Monday, November 26, 2007

The Future Is Unwritten


Yesterday I went to see the movie Joe Strummer: The Future Is Unwritten. Joe Strummer was a musician and one of the guiding lights of one of my very favorite bands, The Clash. He died in 2002 at the age of 50 from a congenital heart defect.

The Clash were an English punk band formed in 1976, and one of the few bands to break out of the punk blueprint and have a widespread, lasting, and meaningful impact on music and culture. This was in large part due to the talent and charisma of Joe Strummer.

When I was in eighth grade I bought a cassette of the American release of their first album, The Clash, and it would not be an understatement to say my life was changed. I never really belonged to the culture of punk, and had been brought up on a diet of Mozart and the Beatles, but I was instantly blown away by their energy, their hooks, their sound. As I explored further and got older, I realized that, musically, they were ambassadors and experimenters, delving into dub, reggae, balladry, rap and funk in addition to their straightforward rock’n’roll and punk, and to these ears, succeeding spectacularly at all of it (most of the time).

At the time, I just loved it and didn’t think much of it, and my love of the Clash served as a launching into new realms of music, to the Ramones, The Specials, The Talking Heads, The Sex Pistols, and many others. As I got older, though, I found myself wondering just what it was about Joe Strummer’s voice that I loved so much. It was really more of a hoarse croak; he didn’t sing out of tune (that role was relegated to Mick Jones, the other guiding force in the Clash) so much as sing beside the tune and on top of it. I think Joe Strummer had something like a genius of personality. He was able to put his whole creative being into his singing – you couldn’t help but feel him, his integrity, his energy, his anger and his optimism coming through like an electric current. I now think that he’s one of the great rock and roll singers of all time.

The movie was very moving and very thoughtful. It didn’t focus so much on Joe Strummer as a musician, on his influences or on how he and the rest of the band expanded their sound and became successful, creative and diverse band, so much as explore his life and decisions . In that sense, the subtitle The Future is Unwritten is perfect, and watching the movie made me understand with poignancy that life itself is a creative act, starting with the way we think about ourselves and the world around us.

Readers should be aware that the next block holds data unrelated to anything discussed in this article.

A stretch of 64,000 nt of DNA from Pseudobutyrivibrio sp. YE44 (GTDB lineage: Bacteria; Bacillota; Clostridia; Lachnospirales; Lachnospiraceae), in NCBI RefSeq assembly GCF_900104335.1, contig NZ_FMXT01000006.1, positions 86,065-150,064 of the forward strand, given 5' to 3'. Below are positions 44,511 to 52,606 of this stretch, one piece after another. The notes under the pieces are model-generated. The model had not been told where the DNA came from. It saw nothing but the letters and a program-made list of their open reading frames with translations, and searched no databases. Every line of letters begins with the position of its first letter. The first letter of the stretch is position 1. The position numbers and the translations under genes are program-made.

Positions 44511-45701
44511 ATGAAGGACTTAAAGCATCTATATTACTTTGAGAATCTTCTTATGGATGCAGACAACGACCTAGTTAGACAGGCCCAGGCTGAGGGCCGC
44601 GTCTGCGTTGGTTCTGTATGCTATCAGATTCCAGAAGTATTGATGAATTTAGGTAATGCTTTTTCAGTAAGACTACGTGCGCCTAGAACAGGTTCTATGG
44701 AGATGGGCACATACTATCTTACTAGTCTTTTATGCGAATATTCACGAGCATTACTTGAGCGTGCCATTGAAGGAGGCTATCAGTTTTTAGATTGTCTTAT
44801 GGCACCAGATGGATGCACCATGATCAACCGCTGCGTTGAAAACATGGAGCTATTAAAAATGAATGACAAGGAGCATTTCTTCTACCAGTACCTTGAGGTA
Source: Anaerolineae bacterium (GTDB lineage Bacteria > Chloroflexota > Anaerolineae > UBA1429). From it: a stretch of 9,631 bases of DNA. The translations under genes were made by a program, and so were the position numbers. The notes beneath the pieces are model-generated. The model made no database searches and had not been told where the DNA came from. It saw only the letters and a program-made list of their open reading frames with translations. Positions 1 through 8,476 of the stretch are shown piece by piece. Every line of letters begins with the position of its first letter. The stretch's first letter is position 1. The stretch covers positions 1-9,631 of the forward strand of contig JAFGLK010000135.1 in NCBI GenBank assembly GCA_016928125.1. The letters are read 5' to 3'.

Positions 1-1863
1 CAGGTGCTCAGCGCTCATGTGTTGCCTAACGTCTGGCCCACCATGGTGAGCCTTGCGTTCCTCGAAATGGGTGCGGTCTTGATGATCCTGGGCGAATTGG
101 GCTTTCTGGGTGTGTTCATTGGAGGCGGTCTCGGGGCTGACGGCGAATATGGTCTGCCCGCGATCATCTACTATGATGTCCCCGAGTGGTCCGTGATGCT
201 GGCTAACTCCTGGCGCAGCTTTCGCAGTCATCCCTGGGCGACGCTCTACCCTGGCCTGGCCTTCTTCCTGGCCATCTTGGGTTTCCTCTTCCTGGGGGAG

When the Clash disbanded, Strummer went through a difficult period, some ten years or so, and he was clearly depressed and didn’t hide it. He was torn by the desire for success but turned off by the commercialization of his music and his persona (a very moving scene in the film has a friend describing him as breaking down in tears when he realized that the U.S. Armed Forces were using the Clash song "Rock the Casbah" as a rallying cry for the first Iraq war). He was confronted with people’s expectations for him to follow in the Clash’s footsteps and at the same time his own needs to grow and do new things, even as he didn’t know what those things would be. It seems he finally came out of it with the simple act of working, of finding a new band and just doing whatever came naturally without any preconceived notion of what he could or could not do, or with what anybody else expected him to do. He died a happy and productive person in the full flowering of an artistic rebirth.

I’m far from an objective viewer; Joe Strummer has been a hero of mine since I was thirteen. But I heartily recommend this movie to anybody, not just fans. Also, incidentally, the last albums that Strummer recorded and released with his band The Mescaleros are all worthwhile. A much mellower vibe than the Clash, as one would expect, but vital and exciting work, and full of Joe’s inimitable, fractured voice. Of course, if you don’t know the Clash, please go out and listen to London Calling, right away.

3 comments:

Nicholas said...

I just picked up Sandinista, haven't really given it a proper listen though. I'll put this on my netflicks q when it comes out, if it isn't already.

Brian C. Kenney said...

I was just listening to that last night as I was making dinner. I'll be curious what you think of Sandinista. I'm sure you've had greater exposure to dub (which is only one part of the album) than I have. Hope you enjoy!

Brad Kenney said...

I remember you playing me that cassette -- Janie Jones (she's in love with a rockanrollworld)
too good
no understatement to say that it changed my life too - I'll have to check this out as well.